Release Date: May 25th 2023
Publisher: Orion Books
Find it on: Goodreads. Waterstones.
Source: The publisher kindly sent me a copy of this book to review
Rating: 4/5 stars
In this utterly transporting reimagining of Greek mythology, the god of desire is cursed to fall for a spirited young mortal woman, but if she looks upon his face they will be parted forever—an epic adventure and love story for the ages, sure to satisfy fans of Madeline Miller and V.E. Schwab
Who said true love is a myth?
A prophecy claims that Psyche, princess of Mycenae, will defeat a monster feared even by the gods. Rebelling against her society’s expectations for women, Psyche spends her youth mastering blade and bow, preparing to meet her destiny.
When Psyche angers the love goddess Aphrodite, she sends Eros, god of desire, to deliver a cruel curse. After eons watching humanity twist his gifts, the last thing Eros wants is to become involved in the chaos of the mortal world. But when he pricks himself with the arrow intended for Psyche, Eros finds himself doomed to yearn for a woman who will be torn from him the moment their eyes meet.
Thrown together by fate, headstrong Psyche and world-weary Eros will face challenges greater than they could have ever imagined. And as the Trojan War begins and divine powers try to keep them apart, the pair must determine if the curse could become something more . . . before it’s too late.
Psyche and Eros is a beautifully told Greek myth retelling. I was initially drawn in by that beautiful cover and was completely hooked from the outset. The story follows Psyche, the princess of Mycenae, who angers the goddess of love Aphrodite. As revenge, Aphrodite sends Eros to deliver a curse to Psyche. However when Eros is hit with the arrow meant for Psyche, he finds himself in love with her. With the gods determined to keep them apart, will they be able to survive the Trojan War and find a way to be together?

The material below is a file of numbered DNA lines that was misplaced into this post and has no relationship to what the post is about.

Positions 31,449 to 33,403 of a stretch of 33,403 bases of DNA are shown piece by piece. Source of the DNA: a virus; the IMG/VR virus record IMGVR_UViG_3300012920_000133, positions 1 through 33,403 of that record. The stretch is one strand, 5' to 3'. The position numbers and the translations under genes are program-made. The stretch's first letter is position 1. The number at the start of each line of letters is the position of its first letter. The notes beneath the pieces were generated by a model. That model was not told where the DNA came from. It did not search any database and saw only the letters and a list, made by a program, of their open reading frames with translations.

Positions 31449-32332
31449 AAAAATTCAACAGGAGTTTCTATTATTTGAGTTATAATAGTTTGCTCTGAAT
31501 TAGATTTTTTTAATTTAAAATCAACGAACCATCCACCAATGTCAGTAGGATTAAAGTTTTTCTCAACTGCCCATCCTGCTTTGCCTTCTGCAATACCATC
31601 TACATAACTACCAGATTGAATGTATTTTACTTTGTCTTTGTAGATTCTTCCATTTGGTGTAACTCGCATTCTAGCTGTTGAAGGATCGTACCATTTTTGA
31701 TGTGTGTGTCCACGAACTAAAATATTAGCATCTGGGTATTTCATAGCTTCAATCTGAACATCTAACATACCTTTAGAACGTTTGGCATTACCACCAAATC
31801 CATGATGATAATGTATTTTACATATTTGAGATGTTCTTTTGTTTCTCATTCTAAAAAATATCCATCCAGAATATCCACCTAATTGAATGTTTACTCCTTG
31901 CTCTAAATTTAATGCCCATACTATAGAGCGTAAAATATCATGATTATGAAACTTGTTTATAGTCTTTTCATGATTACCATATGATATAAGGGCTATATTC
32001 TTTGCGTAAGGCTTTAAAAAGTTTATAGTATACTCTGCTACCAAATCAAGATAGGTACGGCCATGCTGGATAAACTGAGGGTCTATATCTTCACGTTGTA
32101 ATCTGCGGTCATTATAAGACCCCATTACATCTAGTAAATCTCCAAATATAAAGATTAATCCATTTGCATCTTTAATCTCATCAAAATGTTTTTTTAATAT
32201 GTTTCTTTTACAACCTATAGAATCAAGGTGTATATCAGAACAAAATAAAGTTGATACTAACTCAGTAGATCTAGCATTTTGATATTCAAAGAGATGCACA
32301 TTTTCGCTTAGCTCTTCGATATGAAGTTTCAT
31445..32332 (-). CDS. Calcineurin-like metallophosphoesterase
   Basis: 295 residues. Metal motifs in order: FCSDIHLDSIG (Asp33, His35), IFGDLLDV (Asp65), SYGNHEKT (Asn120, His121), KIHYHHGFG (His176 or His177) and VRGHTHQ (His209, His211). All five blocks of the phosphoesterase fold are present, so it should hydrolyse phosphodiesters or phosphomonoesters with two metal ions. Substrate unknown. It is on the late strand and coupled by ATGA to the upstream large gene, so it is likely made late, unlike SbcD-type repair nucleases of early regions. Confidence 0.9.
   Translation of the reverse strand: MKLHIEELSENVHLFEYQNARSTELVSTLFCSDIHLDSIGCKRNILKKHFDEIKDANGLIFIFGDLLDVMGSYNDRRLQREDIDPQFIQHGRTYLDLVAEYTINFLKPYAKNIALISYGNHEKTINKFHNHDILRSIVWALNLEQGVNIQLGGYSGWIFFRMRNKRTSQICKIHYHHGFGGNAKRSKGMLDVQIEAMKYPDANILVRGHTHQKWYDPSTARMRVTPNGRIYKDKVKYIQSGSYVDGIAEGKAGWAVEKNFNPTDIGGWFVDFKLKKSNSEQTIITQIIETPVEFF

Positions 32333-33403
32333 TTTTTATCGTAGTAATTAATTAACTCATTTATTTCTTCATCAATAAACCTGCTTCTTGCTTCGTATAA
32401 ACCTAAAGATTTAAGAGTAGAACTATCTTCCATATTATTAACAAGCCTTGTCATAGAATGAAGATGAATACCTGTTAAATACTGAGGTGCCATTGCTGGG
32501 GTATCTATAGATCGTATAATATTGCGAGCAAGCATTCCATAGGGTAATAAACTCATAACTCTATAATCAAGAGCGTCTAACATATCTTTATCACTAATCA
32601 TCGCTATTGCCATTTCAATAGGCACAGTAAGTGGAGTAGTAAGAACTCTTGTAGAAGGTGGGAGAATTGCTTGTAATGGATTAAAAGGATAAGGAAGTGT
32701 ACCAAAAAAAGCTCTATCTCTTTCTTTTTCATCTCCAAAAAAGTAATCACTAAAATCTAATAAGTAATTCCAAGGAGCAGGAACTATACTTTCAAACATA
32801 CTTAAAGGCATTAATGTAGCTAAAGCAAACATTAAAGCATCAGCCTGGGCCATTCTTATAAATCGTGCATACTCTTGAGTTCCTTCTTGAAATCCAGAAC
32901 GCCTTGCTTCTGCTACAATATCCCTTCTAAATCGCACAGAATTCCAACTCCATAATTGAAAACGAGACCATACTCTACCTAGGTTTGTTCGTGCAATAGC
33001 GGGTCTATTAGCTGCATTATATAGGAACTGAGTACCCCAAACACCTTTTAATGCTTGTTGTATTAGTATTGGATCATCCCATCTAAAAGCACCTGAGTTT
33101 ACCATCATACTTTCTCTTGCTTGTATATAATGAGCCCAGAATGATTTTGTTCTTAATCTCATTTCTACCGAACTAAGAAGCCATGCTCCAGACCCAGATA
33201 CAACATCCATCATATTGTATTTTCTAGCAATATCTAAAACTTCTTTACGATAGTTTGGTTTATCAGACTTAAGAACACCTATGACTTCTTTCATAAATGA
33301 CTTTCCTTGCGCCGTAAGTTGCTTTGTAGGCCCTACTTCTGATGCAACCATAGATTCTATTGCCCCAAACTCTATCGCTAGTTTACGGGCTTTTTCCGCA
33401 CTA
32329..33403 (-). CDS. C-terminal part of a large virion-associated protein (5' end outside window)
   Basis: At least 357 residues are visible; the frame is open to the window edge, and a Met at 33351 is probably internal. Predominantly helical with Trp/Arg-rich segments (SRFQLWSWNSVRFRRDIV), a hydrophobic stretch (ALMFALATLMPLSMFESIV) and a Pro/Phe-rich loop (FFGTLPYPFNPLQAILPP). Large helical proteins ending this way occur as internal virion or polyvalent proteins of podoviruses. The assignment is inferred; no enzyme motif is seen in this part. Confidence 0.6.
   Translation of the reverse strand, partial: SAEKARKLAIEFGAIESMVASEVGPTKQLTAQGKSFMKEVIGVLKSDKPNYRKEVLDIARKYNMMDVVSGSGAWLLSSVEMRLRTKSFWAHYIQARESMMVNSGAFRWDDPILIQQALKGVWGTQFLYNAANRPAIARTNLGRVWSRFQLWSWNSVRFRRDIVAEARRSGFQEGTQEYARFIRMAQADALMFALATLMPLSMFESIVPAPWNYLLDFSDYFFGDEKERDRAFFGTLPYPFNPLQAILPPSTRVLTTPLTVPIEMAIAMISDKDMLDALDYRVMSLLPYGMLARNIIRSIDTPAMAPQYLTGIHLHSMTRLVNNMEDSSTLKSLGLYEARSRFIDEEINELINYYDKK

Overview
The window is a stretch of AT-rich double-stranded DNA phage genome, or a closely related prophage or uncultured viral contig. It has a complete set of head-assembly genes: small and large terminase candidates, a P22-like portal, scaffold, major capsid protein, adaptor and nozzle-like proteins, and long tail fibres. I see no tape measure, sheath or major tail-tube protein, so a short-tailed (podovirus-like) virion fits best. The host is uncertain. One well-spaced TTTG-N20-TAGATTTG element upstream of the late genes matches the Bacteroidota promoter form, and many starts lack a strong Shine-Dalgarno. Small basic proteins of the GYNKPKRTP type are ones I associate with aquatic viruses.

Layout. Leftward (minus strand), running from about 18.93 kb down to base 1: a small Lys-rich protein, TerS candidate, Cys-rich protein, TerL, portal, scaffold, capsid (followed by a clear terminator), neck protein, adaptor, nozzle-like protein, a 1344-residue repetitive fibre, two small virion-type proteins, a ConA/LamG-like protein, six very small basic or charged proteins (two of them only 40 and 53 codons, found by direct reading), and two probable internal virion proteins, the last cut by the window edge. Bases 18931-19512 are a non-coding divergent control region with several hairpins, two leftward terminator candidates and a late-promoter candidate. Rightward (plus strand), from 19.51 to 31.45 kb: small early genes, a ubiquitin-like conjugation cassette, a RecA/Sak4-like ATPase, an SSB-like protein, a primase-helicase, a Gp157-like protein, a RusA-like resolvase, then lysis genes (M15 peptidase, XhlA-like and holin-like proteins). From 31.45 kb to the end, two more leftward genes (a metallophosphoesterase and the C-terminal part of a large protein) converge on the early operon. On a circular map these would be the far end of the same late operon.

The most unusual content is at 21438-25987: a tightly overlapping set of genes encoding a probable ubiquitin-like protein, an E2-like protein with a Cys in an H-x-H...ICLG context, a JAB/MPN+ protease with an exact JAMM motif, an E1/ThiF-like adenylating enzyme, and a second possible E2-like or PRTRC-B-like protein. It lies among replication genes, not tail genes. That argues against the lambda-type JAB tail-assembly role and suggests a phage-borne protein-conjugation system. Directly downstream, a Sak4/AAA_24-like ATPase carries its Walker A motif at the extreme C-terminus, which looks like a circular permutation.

I really enjoy reading Greek myth retellings however the story of Psyche and Eros isn’t one that I am particularly familiar with. I was really captivated by the story but having no knowledge of the original, I cannot say how much the story has changed. Psyche and Eros is a beautiful, vibrant tale and the setting and world really came to life in McNamara’s prose. The story was quite quick paced so I found myself getting gripped quite early on and turning pages long into the night.
Where Psyche and Eros excels most is the characters. Psyche in particular is a really compelling protagonist and she has a very vivid and confident personality that leaps off the page. She’s an aspiring warrior and determined to fulfill her dreams. I really enjoyed both perspectives in the story and Eros similarly felt well developed and fleshed out. Psyche and Eros is a really fun, engaging reimagining of the famous Greek myth, and if you’re looking for a captivating read this should absolutely be on your reading list.